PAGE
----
If it's too late to get these legal papers together for your mom, you can consider becoming your mom's legal guardian or, as it is known in California and some other states, a conservator, says Sarah Clingman, a certified elder law attorney in Columbia, S.C. Guardians have the authority to make medical, legal and financial decisions on someone's behalf.
But first, you'll need a physician to determine that your mom is incapacitated, Clingman says. Then an independent lawyer will be appointed to represent her interests. Finally, a judge will decide whether to make you her guardian. Keep in mind that this can be an onerous and expensive process. "Guardianship is a last resort," Clingman, says.
There are a number of places you can turn to for assistance in these matters.
Geriatric case managers, who plan and coordinate care for the elderly and disabled, can be very helpful in identifying and navigating the range of needed resources. You can find one through the Assn. of Certified Geriatric Care Managers by visiting http://www.caremanager.org and looking under the "About Care Management" tab.
For information about healthcare documents, estate planning and more, try Help4srs.org, operated by the Torrance-based nonprofit Healthcare and Elder Law Programs Corp.
Services can also be located through the Family Care Navigator on the Family Caregiver Alliance's website, http://www.caregiver.org.
All states have an agency on aging, and the federal Department of Health and Human Services offers an Eldercare Locator at http://www.eldercare.gov to connect families to services for older adults. The department can also be reached at (800) 677-1116.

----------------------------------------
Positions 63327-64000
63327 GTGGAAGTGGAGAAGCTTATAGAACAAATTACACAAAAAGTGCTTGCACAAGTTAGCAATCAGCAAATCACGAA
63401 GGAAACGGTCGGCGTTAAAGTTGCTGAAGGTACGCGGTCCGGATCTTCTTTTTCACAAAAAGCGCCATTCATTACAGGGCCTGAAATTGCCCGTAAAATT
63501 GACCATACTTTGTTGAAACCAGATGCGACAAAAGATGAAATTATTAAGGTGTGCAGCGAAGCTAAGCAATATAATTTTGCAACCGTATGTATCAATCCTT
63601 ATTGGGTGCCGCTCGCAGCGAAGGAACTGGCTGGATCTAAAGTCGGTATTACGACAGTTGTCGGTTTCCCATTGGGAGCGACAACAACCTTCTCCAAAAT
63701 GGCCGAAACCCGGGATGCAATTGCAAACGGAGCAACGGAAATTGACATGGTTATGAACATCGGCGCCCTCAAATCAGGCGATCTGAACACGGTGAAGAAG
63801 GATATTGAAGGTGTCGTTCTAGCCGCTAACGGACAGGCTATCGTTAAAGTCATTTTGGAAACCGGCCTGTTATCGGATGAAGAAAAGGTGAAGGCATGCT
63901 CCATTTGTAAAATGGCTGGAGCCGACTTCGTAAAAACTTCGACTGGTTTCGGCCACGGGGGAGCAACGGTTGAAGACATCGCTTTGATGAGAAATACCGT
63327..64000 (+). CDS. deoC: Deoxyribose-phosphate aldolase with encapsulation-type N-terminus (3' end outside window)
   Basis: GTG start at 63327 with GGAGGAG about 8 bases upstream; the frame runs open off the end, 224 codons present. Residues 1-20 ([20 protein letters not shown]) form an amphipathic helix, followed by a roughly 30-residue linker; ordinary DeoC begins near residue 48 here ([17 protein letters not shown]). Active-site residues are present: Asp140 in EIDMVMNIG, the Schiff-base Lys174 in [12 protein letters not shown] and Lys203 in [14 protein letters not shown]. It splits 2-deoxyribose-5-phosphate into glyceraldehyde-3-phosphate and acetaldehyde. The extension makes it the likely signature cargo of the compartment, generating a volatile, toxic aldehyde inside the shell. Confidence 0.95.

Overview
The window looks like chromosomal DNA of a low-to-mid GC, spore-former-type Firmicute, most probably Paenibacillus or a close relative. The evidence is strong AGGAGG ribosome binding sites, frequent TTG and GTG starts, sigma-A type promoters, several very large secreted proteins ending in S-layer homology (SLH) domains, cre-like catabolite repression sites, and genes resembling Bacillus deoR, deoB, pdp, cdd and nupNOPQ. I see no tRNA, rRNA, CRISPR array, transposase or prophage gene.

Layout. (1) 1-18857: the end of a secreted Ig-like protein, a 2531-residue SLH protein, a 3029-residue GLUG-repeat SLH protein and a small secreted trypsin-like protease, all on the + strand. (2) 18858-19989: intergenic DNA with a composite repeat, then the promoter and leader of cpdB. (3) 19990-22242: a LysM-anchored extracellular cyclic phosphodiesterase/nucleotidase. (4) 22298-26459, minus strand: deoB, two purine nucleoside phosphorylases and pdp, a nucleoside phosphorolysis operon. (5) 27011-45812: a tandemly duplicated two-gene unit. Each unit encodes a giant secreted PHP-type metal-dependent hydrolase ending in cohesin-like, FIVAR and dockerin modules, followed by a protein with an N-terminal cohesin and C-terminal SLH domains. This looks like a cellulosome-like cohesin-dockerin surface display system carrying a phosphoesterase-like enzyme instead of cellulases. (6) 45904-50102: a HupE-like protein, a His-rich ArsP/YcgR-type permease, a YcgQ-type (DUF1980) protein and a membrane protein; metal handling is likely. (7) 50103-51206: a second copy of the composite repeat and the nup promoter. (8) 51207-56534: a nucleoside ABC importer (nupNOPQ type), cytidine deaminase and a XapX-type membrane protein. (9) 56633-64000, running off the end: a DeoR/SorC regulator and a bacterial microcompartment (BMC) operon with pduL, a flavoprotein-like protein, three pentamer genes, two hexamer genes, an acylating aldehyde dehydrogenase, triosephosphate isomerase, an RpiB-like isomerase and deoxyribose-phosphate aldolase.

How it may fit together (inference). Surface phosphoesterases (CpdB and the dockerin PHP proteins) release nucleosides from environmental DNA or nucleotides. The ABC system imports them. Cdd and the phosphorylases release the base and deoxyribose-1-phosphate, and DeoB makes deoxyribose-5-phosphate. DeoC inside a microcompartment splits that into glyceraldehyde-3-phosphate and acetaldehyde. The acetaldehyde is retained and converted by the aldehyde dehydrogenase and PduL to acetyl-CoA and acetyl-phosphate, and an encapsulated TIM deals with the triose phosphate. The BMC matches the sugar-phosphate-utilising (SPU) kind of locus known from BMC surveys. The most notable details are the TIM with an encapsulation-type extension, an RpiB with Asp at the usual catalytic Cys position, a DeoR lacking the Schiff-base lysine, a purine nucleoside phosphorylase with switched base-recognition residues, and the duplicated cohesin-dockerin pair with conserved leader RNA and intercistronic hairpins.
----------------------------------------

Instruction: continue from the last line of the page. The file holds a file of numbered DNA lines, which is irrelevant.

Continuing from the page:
Cooking might not be the pleasure it once was, but you don't want to shortchange yourself on nutrition and a healthy diet. Fortunately, there are plenty of healthy alternatives to spending long hours in the kitchen.
Nobody feels like cooking every night. Some people don't even feel like cooking any night. But if you avoid cooking completely in your senior years and don’t look for alternatives to maintain a healthy diet, you may not get the nutrients you need.
A Healthy Diet Made Easier
Eating healthfully doesn't have to involve hours in the kitchen. Consider these options for maintaining a nutritious diet in your senior years:
Get help in the kitchen. If you can't or don't like to cook any more, consider getting some help with your meals from friends and family, or by hiring a home health aide who can shop and prepare meals for you.
Buy prepared meals. Most grocery stores and supermarkets have expanded their prepared food sections. You can buy entire meals with all the preparation done for you. Some stores have prepared foods set up like a big salad bar, enabling you to put together your own healthy mix of protein, veggies, and other sides.